What is what: Emulsion, IFP & Remote Reservoir Shocks

August 29, 2020
What is what: Emulsion, IFP & Remote Reservoir Shocks
What is what: Emulsion, IFP & Remote Reservoir Shocks

Are you confused on which shocks to pick for your offroad car? What is what? Here you go, accutuneoffroad.com prepared a very easy to read and understand the description of each. Enjoy the read.

Emulsion Shock

emulsion shock
  • Oil and Nitrogen are mixed together in the main shock body.
  • Mixing shock oil and Nitrogen makes the damping inconsistent.
  • Single shock body, no reservoir.
  • Very little room for Nitrogen results in higher pressures.
  • High pressure = high friction = high temperatures = poor ride.
  • Both Nitrogen and shock oil is now being forced through the valving, instead of just oil.
  • Very high pressure makes the seals squeeze hard = wear out quicker.
  • Emulsion shocks are for someone on a budget, and not concerned about performance.
  • Fox discontinued the 2.0 smoothie emulsion shocks.

(IFP) Internal Floating Piston Shock

ifp shock
  • Oil and Nitrogen are separated by a floating piston.
  • Oil and Nitrogen are both in a single shock body.
  • Very little room for Nitrogen. Pressure can get very high.
  • High pressure makes the seals squeeze hard = wear out the faster and worse ride.
  • Not as much shock travel because the IFP needs room to move.
  • Nitrogen fill port can be very difficult to access.
  • Most 2.0’s are only rebuildable by the factory (expensive, or not an option).
  • IFP shock would be adequate for a mostly street driven vehicle that sees very little high-speed off-road use. These are considered a “throw-away” shock once they are worn out.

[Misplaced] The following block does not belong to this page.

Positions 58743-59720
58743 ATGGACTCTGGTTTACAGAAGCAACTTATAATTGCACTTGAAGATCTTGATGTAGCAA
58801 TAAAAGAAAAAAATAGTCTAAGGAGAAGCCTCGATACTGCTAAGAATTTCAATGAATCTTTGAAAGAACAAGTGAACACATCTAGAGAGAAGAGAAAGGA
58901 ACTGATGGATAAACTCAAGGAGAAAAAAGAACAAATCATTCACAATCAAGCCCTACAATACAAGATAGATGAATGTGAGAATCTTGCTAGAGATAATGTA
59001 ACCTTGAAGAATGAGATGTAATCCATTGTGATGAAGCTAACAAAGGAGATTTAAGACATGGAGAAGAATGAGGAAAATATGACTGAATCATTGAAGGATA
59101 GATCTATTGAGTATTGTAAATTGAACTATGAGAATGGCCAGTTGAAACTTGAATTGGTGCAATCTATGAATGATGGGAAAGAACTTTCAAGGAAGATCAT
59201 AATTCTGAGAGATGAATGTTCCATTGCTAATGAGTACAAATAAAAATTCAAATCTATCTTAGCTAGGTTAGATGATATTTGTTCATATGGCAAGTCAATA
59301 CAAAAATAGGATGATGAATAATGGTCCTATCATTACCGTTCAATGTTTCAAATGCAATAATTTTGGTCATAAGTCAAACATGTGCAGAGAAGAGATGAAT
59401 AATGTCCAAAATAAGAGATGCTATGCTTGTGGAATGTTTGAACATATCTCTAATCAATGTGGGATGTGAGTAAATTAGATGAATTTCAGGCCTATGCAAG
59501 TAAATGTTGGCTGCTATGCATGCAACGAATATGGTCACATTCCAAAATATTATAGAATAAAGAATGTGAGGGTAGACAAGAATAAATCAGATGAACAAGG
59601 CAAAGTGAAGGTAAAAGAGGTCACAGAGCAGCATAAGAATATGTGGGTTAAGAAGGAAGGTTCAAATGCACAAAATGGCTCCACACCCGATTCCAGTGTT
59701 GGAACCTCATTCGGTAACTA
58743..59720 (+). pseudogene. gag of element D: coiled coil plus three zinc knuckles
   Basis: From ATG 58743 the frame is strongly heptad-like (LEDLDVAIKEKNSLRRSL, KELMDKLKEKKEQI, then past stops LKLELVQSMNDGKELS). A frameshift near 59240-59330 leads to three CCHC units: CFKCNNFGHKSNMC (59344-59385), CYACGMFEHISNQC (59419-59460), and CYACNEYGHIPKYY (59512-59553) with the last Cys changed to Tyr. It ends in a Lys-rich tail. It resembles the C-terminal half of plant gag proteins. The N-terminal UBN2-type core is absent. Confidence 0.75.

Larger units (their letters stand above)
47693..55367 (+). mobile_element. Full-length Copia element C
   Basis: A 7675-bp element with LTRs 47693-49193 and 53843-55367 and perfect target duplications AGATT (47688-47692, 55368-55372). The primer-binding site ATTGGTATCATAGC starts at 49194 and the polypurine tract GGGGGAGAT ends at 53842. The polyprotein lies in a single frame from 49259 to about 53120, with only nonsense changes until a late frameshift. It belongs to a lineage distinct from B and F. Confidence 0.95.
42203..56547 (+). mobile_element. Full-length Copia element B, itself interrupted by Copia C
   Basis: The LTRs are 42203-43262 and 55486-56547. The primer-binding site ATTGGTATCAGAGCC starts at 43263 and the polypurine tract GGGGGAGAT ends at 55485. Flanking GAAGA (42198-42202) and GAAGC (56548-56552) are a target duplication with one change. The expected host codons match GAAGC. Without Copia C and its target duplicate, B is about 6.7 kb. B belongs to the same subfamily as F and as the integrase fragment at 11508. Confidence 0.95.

• Prices of IFP Shocks starts from AED 601 for a single piece (Click for more).

Remote Reservoir Shock

remote reservoir shock
  • Oil and Nitrogen are separated by a floating piston inside the reservoir.
  • Main shock body dedicated to oil. The secondary reservoir holds some oil and mostly nitrogen.
  • Nitrogen in the reservoir keeps pressure on the shock oil in the main body.
  • The pressure is stable.
  • Nitrogen pressure helps with tuning, forcing oil through the main piston valving.
  • Stable pressures keep the shocks seals happy, and will last longer than IFP & Emulsion shocks.
  • Reservoir shocks come in a variety of shock sizes & lengths. 2.0, 2.5, 3.0, 4.0.
  • Piggyback shocks are also considered a remote reservoir shock.
  • Reservoir shocks have an option to add a compression adjuster (DSC or Mid Speed).
  • Most Fox and King remote reservoir shocks are fully serviceable & tunable.
  • Remote reservoir shocks should be used on any vehicle that wants better performance and comfort. Endless tuning options allow for the best ride quality.
  • The average price point for a 2.0 Aluminum Body Smoothie Shock in the USA: $280.00/each

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T’s and C’s apply. Images used are for illustration purposes only. The full article you can find on the following link: https://accutuneoffroad.com/ifp-vs-remote-reservoir-shocks/

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